Tuesday, July 7, 2020

Mea Culpa

This week we are writing about craft, in particular about telling the truth: Stephen King says, “If you intend to write as truthfully as you can, your days as a member of polite society are numbered.”
Should I, as an author be concerned about the impact of my stories on the reader? Is there a point where I believe that truthful is too truthful? Have I ever cut something from my book for fear of offending somebody?

What a timely topic. This morning I received an email from a fan who thought I mishandled an incident in which a Black man who is a character in almost all my Samuel Craddock books, Truly Bennett, is treated in an insensitive way. And she was right. He gets badly injured and is taken to the hospital. Although Craddock takes the attack seriously, I never again showed anything about the consequences of the attack on Bennett. Craddock is solely focused on the travails of his white neighbor, and never checks  back to see how Bennett is faring. My fan did not write an angry letter, she simply pointed out the insensitivity of not having Craddock worry about Bennett after he takes him to the hospital.

I went back and looked at the passage and she was right. It was obvious that I was focused totally on the white characters and never thought any more about what happened to the Black man who was injured while doing a job for Craddock--protecting horses.

So I have to answer that yes, an author should be concerned about the impact of stories on the reader. This incident is a small corner of a much larger book, but it would have taken only a sentence or two to have Craddock show continued concern for the injured man—and to satisfy my reader who was painfully aware of the lack of care about him. So when I say the impact of stories, I’m talking about not just the main story, but the minor stories that make up the whole of the book.

Here's the book:

I’m talking about assumptions here. The deeper assumption is that my readership will mostly be White people and that the man’s injury will not concern them. I can’t say I ever picture my readers or think of who is reading my books. But in that vague background of assumptions is that what I care about is what readers will care about. In this particular book, Craddock does focus on finding the perpetrator of the attack, but not on the victim’s pain. My assumption was that Craddock’s concern about justice is enough. What I failed to explore further was the humanity of the situation. The humanity of the Black character.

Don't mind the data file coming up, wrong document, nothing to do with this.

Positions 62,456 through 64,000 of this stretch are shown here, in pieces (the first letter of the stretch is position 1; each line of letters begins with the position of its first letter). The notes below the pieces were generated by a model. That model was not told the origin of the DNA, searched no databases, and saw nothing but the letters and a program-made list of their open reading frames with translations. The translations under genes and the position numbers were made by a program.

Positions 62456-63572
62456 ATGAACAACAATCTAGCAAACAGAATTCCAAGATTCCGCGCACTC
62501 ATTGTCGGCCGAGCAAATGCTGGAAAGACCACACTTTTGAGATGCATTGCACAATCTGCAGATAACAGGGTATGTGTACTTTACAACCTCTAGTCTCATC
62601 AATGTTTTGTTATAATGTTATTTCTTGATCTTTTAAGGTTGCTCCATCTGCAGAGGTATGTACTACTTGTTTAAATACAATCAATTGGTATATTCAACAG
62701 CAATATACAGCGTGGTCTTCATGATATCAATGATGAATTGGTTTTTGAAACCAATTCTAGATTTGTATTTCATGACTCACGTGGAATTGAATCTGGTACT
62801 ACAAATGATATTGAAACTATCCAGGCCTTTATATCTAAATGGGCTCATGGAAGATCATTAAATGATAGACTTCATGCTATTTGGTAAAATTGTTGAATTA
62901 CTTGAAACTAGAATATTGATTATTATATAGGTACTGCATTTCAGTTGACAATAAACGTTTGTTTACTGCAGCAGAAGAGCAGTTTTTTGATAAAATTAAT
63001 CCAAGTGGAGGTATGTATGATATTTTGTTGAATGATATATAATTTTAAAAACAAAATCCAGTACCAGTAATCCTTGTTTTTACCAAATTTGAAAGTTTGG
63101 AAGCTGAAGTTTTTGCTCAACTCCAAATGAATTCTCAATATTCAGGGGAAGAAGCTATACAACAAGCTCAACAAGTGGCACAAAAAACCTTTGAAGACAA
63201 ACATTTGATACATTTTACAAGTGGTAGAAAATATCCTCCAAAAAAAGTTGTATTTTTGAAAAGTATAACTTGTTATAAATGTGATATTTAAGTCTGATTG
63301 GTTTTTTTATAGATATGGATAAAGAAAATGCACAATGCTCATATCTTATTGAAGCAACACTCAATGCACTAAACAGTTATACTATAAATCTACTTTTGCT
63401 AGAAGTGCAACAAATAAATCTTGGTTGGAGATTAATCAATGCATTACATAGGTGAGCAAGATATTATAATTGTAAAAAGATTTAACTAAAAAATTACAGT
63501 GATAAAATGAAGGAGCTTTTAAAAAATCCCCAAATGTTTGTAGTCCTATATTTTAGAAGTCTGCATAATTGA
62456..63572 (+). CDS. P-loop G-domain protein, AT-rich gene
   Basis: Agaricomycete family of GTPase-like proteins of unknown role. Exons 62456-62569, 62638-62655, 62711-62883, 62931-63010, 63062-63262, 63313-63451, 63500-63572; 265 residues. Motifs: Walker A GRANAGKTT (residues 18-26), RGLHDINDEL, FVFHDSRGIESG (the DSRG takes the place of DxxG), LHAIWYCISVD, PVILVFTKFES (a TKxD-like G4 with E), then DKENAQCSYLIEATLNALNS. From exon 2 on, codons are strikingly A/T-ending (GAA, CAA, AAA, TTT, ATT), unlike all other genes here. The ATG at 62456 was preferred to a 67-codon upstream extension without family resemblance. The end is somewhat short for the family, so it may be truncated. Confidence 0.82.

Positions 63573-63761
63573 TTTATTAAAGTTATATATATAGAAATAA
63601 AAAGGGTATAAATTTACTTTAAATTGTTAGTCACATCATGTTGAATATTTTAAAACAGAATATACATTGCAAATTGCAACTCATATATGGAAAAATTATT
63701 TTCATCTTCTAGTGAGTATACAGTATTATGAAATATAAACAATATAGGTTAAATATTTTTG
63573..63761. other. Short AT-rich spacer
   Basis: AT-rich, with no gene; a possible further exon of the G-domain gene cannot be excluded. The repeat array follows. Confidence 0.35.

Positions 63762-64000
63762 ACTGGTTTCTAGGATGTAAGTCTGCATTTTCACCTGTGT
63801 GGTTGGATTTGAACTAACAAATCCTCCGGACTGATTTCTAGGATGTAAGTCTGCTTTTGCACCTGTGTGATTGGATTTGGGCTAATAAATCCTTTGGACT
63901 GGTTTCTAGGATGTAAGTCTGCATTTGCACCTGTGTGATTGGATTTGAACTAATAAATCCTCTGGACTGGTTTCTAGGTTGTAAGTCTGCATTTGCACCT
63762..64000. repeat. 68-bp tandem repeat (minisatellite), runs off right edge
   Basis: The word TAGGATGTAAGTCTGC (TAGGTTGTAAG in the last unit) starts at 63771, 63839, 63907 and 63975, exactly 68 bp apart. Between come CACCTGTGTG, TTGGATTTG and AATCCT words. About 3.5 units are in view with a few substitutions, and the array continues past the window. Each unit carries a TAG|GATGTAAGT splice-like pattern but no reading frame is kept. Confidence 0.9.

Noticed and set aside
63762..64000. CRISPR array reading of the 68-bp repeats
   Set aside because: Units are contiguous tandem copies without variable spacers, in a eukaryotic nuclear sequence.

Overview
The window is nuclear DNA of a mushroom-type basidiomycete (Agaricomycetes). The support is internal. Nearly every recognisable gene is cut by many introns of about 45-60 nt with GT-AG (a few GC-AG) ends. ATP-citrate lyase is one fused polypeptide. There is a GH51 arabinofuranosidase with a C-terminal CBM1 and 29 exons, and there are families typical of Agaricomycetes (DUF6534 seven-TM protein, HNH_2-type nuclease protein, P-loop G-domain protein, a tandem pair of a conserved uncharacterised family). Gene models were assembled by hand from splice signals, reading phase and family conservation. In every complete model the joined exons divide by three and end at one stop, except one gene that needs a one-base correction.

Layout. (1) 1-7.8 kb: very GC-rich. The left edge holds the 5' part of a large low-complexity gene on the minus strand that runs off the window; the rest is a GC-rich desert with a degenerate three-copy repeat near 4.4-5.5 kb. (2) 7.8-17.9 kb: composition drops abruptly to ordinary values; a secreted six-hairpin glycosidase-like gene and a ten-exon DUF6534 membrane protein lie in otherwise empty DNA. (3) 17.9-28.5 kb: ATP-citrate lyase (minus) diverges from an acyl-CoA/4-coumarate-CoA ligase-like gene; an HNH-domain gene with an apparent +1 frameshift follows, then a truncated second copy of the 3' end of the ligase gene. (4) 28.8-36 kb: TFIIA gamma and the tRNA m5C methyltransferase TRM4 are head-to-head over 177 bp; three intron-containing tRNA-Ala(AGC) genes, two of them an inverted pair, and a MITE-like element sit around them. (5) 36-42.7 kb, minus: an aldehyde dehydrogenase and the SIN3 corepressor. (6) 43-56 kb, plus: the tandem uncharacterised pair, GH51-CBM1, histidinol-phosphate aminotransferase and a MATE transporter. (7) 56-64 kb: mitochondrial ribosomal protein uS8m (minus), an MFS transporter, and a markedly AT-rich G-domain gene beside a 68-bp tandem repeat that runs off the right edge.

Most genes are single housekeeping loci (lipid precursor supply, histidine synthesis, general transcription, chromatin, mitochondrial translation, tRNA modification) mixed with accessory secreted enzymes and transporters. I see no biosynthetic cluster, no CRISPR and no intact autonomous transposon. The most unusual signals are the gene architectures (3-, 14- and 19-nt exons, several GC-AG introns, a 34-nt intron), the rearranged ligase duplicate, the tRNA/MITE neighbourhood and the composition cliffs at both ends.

Now I don’t think writers should beat themselves up for every little slip, but we also need to learn as we grow as writers. And to answer the rest of the question, no I don’t there is such a thing as “too truthful.” I have never, and can’t imagine, cutting something from my books for fear of offending someone. But I think the “truth” has to be the whole truth, and not just the convenient parts. In another of my books, a major character is unexpectedly racist. I thought hard about whether to include that. I didn’t have to include it, except for one thing: that’s who the character was. I wouldn’t have been doing my job as a writer if I had consciously demurred on the truth of her character. A Black friend groaned when I told her that would be in the book, but she said of course I had to include it. That was reality.

The greater question might be, do we have to depict reality? My answer is a resounding yes. That doesn’t mean that things we write have to be things that actually happened. It means we have to try to reach the truth at the heart of our books. Beauty. Ugliness. Sadness. Happiness. All the in-betweens. We have to try to get at the range of human experience. If that means we have to step out of polite society, so be it.

The odd thing is that this is the only book I've published that got a bad review from a critic. He said he could not believe that something like that could actually happen to a woman. And, in fact, it's based in truth. And many women told me that they believed it and understood it wholeheartedly. Which illustrates that blindness to reality can be everywhere. It's our job as writers to throw a light in those dark corners where disbelief lives.

To go back to my original paragraph, in a way my transgression in being careless about what happened to Truly Bennett was a true depiction of the way our society has treated people of color—as useful characters in white lives, but whose humanity has been given short shrift. I hope we can do better. I hope I can do better. As a writer, I think it’s incumbent upon me to not be careless, and  to push for the greater truth.


Sherry Fields said...

Good post

Susan C Shea said...

The lesson you learned is one we can all learn - I appreciate your giving me the perspective. Good post.

Abir said...

Terry. This is an amazing piece. I had never considered this angle before. Thanks for writing it!